"China, which shares a 2,000-km border with Myanmar, has a strong economic presence in that country with major investment, including in pipelines, railways, hydropower projects and in mines. It views Myanmar as its gateway to the Indian Ocean."
New Delhi, June 25 - Myanmar is likely to receive a lot of attention from India's new government, in the form of cross-border bus services linking it to the landlocked northeast and better air connectivity, as New Delhi seeks to ramp up ties with its strategically important eastern neighbour that is seen as a bridge between South Asia and Southeast Asia.
Myanmar shares a 1,643-km land border with India, touching the states of Arunachal Pradesh, Nagaland, Manipur and Mizoram. It is thus strategically positioned as the gateway for India to other Southeast Asian nations
A bus service from Imphal (Manipur) to Mandalay (Myanmar) has been under discussion for some time. It is set to start in around two months, a senior official, requesting anonymity, told IANS.
The bus service would provide a breakthrough in people-to-people connectivity between India and Myanmar, said the official.
India is also planning to scale up its air services connectivity with Myanmar. Presently Air India runs a tri-weekly service to Yangon from Kolkata. India and Myanmar had inked an agreement for enhanced air connectivity during the 2012 visit of former prime minister Manmohan Singh to capital Nay Pyi Taw.
We are examining the feasibility of allowing private Indian players to fly to Myanmar, like Jet Airways, the official added.
The Buddhist circuit could also become an important link in the air connectivity, with services from Yangon to New Delhi and then on to Bodh Gaya in Bihar, Buddhism's holiest site where Gautam Buddha is said to have attained enlightenment more than 2,500 years ago.
The service could link Delhi, Bodh Gaya, Mumbai and Yangon. A tri-weekly flight service is under active consideration, the official told IANS.
India is involved in important connectivity projects with Myanmar, including the Kaladan Multimodal Transit Transport Project, building and upgrading 71 bridges on the Tamu-Kalewa-Kalemyo road and construction of Kalewa-Yargyi section of the Trilateral Highway which envisages a seamless link between India, Myanmar and Thailand by 2016.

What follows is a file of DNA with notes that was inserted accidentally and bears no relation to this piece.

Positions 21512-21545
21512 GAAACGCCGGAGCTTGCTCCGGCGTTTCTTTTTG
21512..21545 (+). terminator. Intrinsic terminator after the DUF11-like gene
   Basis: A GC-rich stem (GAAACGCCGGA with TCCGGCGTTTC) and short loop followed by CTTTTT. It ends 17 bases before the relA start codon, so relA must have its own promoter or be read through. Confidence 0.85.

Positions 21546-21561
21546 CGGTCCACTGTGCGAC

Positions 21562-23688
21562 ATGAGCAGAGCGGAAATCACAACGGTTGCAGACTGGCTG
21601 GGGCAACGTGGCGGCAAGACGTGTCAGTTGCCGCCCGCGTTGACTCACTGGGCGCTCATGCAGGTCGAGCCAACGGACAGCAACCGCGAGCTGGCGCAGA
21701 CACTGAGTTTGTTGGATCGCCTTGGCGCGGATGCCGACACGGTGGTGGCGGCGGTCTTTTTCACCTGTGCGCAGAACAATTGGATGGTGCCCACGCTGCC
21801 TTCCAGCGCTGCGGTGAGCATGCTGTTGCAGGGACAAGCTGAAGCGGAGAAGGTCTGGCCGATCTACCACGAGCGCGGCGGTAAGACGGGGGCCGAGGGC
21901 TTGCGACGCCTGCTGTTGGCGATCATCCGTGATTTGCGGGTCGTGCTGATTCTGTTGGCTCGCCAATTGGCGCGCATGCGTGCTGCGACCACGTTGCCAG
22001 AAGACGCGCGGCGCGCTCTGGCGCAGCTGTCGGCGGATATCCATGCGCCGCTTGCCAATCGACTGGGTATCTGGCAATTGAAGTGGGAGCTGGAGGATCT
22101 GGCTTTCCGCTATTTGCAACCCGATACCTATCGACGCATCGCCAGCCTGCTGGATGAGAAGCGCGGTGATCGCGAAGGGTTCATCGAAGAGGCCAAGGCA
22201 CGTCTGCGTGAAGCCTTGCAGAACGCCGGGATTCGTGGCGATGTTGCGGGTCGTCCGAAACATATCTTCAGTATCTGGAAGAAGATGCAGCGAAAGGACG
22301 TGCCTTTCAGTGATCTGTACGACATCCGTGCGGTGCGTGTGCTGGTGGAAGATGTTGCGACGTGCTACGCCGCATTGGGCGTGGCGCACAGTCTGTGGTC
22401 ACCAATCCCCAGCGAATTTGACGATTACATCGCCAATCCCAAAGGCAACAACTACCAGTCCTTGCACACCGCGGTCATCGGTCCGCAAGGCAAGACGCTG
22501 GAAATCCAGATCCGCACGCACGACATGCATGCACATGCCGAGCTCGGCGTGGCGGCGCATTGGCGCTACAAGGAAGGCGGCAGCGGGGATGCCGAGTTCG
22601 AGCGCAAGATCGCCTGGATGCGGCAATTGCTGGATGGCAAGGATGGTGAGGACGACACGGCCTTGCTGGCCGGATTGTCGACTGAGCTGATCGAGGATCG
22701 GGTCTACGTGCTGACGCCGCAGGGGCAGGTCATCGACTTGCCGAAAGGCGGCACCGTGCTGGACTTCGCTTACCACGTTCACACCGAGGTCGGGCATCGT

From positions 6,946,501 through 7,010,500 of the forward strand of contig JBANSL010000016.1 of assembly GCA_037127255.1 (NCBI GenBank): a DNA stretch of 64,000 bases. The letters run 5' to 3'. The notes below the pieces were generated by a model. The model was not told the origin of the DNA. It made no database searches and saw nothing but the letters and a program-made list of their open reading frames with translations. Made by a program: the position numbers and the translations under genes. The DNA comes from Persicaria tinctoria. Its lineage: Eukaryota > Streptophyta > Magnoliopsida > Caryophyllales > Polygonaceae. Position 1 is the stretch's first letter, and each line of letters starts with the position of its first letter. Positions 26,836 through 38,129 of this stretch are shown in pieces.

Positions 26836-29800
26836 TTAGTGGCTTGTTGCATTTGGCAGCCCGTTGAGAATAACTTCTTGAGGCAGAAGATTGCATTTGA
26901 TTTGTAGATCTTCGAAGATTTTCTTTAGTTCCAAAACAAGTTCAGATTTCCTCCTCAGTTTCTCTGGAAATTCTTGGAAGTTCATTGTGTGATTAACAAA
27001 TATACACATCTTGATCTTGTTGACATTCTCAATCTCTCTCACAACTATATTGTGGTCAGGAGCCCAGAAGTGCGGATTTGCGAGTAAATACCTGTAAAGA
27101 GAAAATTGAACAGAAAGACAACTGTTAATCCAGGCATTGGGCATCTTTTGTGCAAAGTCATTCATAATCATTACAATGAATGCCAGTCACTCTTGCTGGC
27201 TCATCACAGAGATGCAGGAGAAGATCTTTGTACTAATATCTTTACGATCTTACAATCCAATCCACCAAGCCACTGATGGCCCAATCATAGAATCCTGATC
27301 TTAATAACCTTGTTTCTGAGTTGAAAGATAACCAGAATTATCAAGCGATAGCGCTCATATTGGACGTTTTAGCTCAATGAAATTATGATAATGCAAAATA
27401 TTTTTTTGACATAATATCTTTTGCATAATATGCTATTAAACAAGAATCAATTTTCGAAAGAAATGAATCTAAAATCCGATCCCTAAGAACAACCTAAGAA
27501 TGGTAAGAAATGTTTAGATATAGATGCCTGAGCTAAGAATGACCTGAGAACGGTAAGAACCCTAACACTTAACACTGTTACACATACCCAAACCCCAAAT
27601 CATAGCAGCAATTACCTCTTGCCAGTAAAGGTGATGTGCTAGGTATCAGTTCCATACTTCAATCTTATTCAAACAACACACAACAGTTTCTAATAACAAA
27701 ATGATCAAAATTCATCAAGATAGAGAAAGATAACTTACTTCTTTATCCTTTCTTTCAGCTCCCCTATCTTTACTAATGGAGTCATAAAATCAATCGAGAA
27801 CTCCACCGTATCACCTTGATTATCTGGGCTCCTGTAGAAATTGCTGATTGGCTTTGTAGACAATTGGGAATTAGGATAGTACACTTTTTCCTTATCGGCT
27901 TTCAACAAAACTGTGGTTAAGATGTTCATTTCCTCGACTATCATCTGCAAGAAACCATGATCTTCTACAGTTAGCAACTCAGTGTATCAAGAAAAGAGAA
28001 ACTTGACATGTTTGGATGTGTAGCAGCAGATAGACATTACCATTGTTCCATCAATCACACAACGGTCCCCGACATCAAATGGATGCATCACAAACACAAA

The India-Myanmar border trade is also picking up. Two border trade points are operational at present -- at Moreh in Manipur and Tamu in Sagaing region in northwest Myanmar, and Zowkhatar (Mizoram) and Rhi in Chin state in Myanmar. A third border trade point is proposed to be opened at Avakhung in Phek district of Nagaland with Pansat/Somra in Myanmar.
The border trade between India and Myanmar touched $36.2 million in 2012-13. Bilateral trade stands at $1.9 billion.
This year Myanmar is chair of the 10-member ASEAN for the first time after joining the regional grouping 17 years ago. The country, which was earlier ruled by the military junta, undertook democratic reforms in 2011 and opened up to the world under President Thein Sein.
In his final overseas engagement, former prime minister Manmohan Singh attended the seven-member Bay of Bengal Initiative for Multi-Sectoral Technical and Economic Cooperation (BIMSTEC) summit in Nay Pyi Taw in March.
On May 8, India and Myanmar had inked an MoU on border cooperation to provide a framework for security cooperation and intelligence exchange between the security agencies of both countries. It provides for coordinated patrols and exchanging information and intelligence in the fight against insurgency, arms and drugs smuggling, and human and wildlife trafficking between the two countries.
External Affairs Minister Sushma Swaraj is to attend the East Asia Summit/ASEAN foreign ministers meeting in the first week of August in Nay Pyi Taw, which would precede the ASEAN summit. India was also part of the June 9 Senior Officials' Meeting of the ASEAN Regional Forum (ARF) in Yangon.
China, which shares a 2,000-km border with Myanmar, has a strong economic presence in that country with major investment, including in pipelines, railways, hydropower projects and in mines. It views Myanmar as its gateway to the Indian Ocean.
(Ranjana Narayan can be contacted at firstname.lastname@example.org)
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